Essays

October 15, 2013

Some Words About Wordlessness 1

by

There’s something about a six-month-old’s wordless interactions with the world that brings to mind the simple truth that a human is an animal.

October 11, 2013

Love and Loss and Grief and More Love: On Self-Help Literature 5

by

That hospital visit, which was longer than expected, I moved from Housekeeping to Beloved to A Personal Matter. And though these three books are so different that their authors might be surprised to see them all appear in the same sentence, they are linked in my mind, for the broad understandings they offered me of suffering and joy, and the complications of love.

October 11, 2013

Paper Tiger: Irish Financial Fiction after the Bust 2

by

Irish writers have begun to take stock of the post-Tiger years in ways that attest to the global nature of the bust. Two in particular, Aifric Campbell and Alan Glynn, offer compelling if wildly divergent responses to the challenge of representing in fictional terms what Campbell calls “the closed world” of the financial industry.

October 10, 2013

The Past is What Matters: On Margaret Atwood’s Vision of the Future 3

by

For Atwood, the speculative effort is to imagine not just what the future might bring, but also what it might take away.

October 8, 2013

Two Years After Timeline: Facebook and The Neverending Story 4

by

It’s been just over two years since Facebook first replaced walls with timelines, and the anniversary begs reflection. Might it truly be Facebook, and not the e-book, that threatens the paperback?

October 4, 2013

A Space that Occupies You: On Being in and Inspired by the Shower 2

by

And if I begin to masturbate in the shower (as occasionally a married man with toddlers may do), then I use more hot, clean water, and after ejaculation I feel as pathetic and solemn as if I were seated in church asking the good Lord for something I don’t deserve.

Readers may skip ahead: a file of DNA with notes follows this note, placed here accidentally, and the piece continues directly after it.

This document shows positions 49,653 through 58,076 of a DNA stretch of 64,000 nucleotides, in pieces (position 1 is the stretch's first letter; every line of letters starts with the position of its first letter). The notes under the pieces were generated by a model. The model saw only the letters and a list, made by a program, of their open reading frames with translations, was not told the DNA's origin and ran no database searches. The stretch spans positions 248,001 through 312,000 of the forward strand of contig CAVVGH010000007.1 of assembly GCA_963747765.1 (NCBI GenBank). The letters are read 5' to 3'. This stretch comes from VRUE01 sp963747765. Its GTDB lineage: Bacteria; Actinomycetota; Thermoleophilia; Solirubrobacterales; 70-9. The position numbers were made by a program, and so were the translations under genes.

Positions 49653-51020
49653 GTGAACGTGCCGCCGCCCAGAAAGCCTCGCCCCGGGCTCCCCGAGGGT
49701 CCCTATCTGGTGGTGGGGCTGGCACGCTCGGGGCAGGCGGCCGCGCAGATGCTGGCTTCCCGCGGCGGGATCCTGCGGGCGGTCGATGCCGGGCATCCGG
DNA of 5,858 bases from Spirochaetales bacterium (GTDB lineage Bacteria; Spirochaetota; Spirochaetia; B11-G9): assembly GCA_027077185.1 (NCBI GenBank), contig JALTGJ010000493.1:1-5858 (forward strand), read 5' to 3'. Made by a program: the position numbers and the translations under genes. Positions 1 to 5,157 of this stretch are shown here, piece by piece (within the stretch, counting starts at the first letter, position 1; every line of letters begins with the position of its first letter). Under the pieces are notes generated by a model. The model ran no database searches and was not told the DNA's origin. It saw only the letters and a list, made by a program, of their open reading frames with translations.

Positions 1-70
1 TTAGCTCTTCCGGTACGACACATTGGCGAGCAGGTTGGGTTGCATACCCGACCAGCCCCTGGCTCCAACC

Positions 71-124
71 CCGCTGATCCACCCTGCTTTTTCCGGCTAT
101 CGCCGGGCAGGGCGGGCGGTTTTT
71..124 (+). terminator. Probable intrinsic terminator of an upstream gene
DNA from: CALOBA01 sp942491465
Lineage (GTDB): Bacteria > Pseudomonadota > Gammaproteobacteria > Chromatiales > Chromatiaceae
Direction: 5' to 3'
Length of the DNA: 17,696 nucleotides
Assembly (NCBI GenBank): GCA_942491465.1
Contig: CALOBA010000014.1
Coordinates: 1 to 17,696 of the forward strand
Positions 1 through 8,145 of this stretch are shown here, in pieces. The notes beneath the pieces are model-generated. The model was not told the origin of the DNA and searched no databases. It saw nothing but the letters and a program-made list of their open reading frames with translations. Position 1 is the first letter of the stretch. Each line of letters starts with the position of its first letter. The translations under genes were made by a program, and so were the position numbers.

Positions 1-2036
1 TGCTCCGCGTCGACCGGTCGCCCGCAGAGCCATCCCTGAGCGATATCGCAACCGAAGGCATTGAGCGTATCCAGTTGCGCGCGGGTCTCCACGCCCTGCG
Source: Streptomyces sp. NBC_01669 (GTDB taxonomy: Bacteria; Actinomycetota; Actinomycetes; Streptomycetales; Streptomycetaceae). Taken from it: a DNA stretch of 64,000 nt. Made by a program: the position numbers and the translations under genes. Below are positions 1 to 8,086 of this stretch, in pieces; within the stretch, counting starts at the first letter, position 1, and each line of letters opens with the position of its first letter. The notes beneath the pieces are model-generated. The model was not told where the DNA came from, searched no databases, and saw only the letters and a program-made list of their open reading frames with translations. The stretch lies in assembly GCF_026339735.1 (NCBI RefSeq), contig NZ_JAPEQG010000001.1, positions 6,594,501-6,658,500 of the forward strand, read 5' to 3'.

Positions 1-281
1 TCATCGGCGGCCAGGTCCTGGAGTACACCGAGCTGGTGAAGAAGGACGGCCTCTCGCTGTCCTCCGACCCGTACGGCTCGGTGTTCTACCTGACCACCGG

October 2, 2013

It Has Always Been Thus 8

by

Critics who have taken up the dead author standard would have us regard creative work as an elaborate Freudian slip: don’t read for what a writer is trying to say, read for what they’ve said in spite of themselves. That’s wrong. Literature (and all the arts, really) is the product of concentrated, intelligent minds to which we are granted intimate, but temporary and incomplete, access.

September 30, 2013

You Must Read Kevin Barry 2

by

Kevin Barry’s new collection of stories, Dark Lies the Island, shares the virtues that made his debut novel, City of Bohane, such an astonishment. There is rich music, high humor and deep blackness on every page.

September 27, 2013

Losing Yourself: What The Secret History Tells Us About the Liberal Arts 7

by

We are told the liberal arts are a way of experiencing life; we are told the schools and institutions that teach the humanities to students are not merely teaching texts but fostering great citizens and empathetic human beings. From these descriptions, the liberal arts seem like a kind of magic medicine that will make you smarter, cooler, better.

September 26, 2013

Playing Survivor on Novel Island 1

by

“The babies know just what they need to do,” observed one seasoned mother, watching my son on the playground. He was standing at an iron gate performing what honestly looked like a series of leg-strengthening exercises. He was very focused, very serious. He didn’t need a sign reminding him not to start any new projects.